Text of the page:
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Systematic prioritization of candidate genes in disease loci identifies TRAFD1 as a master regulator of IFNγ signalling in celiac disease

By Adriaan van der Graaf, M. Zorro, Annique Claringbould, Urmo Vosa, Raul Aguirre-Gamboa, Chan Li, Joram Mooiweer, Isis Ricano-Ponce, Zuzanna Borek, Frits Koning, Yvonne Kooy-Winkelaar, Ludvig Sollid, Shuo-Wang Qiao, BIOS consortium, Vinod Kumar, Yang Li, Lude Franke, Sebo Withoff, Cisca Wijmenga, Serena Sanna, I. Jonkers

Posted 05 Mar 2020
bioRxiv DOI: 10.1101/2020.03.04.973487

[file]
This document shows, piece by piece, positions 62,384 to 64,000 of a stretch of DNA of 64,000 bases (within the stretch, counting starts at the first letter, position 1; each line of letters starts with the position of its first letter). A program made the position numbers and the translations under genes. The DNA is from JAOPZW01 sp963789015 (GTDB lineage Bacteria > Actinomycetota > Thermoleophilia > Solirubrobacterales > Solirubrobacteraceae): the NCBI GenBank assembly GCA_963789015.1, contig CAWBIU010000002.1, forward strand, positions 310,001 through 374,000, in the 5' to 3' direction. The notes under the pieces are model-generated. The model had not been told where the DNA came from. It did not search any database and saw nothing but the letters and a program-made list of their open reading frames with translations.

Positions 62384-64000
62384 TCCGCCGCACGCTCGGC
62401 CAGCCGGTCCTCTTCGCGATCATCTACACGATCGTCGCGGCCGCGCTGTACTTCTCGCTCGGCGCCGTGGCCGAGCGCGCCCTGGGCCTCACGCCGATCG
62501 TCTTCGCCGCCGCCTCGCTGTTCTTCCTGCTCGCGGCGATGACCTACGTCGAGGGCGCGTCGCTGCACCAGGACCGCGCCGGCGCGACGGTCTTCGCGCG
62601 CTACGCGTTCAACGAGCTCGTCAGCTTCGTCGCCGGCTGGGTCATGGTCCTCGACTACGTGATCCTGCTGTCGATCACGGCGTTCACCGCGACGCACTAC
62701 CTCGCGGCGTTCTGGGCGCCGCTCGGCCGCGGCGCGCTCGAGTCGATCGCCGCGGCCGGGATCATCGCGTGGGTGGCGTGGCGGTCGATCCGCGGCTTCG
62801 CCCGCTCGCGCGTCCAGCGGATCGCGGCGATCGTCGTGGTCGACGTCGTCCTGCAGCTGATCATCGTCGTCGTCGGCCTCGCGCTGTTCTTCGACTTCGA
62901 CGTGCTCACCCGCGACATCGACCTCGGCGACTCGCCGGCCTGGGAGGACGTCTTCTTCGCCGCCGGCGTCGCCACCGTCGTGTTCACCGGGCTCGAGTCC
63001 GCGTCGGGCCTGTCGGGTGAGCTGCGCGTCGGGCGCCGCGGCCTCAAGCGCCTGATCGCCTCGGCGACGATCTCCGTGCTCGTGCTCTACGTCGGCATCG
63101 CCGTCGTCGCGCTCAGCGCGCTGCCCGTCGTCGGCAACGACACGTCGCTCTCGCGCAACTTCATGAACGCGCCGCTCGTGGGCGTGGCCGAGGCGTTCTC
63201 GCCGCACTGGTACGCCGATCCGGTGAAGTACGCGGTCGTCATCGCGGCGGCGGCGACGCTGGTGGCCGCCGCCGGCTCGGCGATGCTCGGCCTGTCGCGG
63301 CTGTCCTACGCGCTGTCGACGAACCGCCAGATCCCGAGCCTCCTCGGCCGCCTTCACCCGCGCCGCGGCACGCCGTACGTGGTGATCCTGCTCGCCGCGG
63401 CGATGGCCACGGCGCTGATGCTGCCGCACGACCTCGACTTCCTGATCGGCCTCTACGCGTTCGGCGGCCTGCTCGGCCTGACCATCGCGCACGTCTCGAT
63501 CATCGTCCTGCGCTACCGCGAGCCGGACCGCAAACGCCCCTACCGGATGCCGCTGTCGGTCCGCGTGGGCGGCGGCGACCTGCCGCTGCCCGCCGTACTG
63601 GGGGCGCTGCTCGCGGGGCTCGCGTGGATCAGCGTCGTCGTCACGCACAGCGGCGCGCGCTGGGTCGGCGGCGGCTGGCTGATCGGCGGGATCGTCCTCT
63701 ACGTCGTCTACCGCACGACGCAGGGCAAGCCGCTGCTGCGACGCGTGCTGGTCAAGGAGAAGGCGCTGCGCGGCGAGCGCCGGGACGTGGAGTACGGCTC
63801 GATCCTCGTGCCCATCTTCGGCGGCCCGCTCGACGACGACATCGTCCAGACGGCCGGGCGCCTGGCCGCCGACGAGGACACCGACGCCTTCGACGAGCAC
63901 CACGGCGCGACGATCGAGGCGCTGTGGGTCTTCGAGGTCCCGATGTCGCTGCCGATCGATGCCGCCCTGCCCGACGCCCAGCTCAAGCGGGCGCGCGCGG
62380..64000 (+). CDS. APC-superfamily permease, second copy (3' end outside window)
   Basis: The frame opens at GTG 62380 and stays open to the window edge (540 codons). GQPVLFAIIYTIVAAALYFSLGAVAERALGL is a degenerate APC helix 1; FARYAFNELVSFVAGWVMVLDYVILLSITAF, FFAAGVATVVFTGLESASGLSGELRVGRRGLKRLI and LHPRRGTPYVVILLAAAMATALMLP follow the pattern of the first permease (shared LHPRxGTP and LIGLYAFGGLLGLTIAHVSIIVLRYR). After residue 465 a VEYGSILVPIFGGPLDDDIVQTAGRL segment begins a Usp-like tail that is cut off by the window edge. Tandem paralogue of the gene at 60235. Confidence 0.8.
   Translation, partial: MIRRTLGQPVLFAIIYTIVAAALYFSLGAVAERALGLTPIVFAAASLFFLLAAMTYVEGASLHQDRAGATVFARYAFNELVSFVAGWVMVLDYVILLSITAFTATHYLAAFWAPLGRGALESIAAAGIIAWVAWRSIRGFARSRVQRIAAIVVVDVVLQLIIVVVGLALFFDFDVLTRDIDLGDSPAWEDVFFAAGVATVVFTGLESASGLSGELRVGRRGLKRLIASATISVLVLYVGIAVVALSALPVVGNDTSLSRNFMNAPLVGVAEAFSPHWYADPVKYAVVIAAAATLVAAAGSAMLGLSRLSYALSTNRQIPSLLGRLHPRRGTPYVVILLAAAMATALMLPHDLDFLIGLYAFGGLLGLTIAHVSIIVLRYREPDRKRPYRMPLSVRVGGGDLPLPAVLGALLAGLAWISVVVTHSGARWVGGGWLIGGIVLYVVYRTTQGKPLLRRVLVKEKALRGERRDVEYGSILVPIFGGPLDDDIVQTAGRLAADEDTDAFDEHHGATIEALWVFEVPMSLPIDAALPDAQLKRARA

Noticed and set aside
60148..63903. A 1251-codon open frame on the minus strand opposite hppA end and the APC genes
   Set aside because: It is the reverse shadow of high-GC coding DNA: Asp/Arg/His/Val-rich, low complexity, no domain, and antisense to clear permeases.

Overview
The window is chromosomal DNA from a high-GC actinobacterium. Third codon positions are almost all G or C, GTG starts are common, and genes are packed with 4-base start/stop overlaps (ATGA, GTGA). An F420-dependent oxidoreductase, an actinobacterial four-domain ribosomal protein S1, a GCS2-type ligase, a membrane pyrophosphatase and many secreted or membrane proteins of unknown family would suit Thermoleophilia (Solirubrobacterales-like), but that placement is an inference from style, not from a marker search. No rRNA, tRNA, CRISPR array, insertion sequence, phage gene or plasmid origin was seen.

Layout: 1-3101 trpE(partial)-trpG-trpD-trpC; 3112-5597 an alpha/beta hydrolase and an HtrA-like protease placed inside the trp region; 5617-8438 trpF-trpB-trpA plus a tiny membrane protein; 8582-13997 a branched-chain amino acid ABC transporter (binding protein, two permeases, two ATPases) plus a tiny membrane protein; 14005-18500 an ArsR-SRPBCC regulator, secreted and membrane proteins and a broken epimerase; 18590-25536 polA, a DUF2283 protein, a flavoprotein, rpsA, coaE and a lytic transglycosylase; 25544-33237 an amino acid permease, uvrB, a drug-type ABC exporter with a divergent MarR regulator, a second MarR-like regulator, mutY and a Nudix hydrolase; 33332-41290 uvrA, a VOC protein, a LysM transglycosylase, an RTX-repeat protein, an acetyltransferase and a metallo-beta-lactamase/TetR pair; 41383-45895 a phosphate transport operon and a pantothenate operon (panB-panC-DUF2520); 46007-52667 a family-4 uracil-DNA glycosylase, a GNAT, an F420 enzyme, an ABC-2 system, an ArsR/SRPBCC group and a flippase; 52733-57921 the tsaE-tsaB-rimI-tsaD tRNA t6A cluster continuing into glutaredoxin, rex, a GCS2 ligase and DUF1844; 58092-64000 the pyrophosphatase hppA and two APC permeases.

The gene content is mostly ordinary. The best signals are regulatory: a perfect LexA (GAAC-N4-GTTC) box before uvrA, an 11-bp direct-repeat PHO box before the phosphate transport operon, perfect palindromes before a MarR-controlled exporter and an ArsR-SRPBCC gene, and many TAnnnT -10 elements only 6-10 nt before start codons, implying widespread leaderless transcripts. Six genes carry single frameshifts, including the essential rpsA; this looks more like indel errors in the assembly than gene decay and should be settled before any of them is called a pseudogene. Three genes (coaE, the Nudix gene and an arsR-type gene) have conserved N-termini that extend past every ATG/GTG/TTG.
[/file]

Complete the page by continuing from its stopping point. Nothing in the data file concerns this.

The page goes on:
Background: Celiac disease (CeD) is a complex T cell-mediated enteropathy induced by gluten. Although genome-wide association studies have identified numerous genomic regions associated with CeD, it is difficult to accurately pinpoint which genes in these loci are most likely to cause CeD. Results: We used four different in silico approaches – Mendelian Randomization inverse variance weighting, COLOC, LD overlap and DEPICT – to integrate information gathered from a large transcriptomics dataset. This identified 118 prioritized genes across 50 CeD-associated regions. Co-expression and pathway analysis of these genes indicated an association with adaptive and innate cytokine signalling and T cell activation pathways. 51 of these genes are targets of known drug compounds and likely druggable genes, suggesting that our methods can be used to pinpoint potential therapeutic targets. In addition, we detected 172 gene-combinations that were affected by our CeD-prioritized genes in trans. Notably, 41 of these trans-mediated genes appear to be under control of one master regulator, TRAFD1, and were found to be involved in IFNγ signalling and MHC I antigen processing/presentation. Finally, we performed in vitro experiments that validated the role of TRAFD1 as an immune regulator acting in trans. Conclusions: Our strategy has confirmed the role of adaptive immunity in CeD and revealed a genetic link between CeD and the IFNγ signalling and MHC I antigen processing pathways, both major players of immune activation and CeD pathogenesis.

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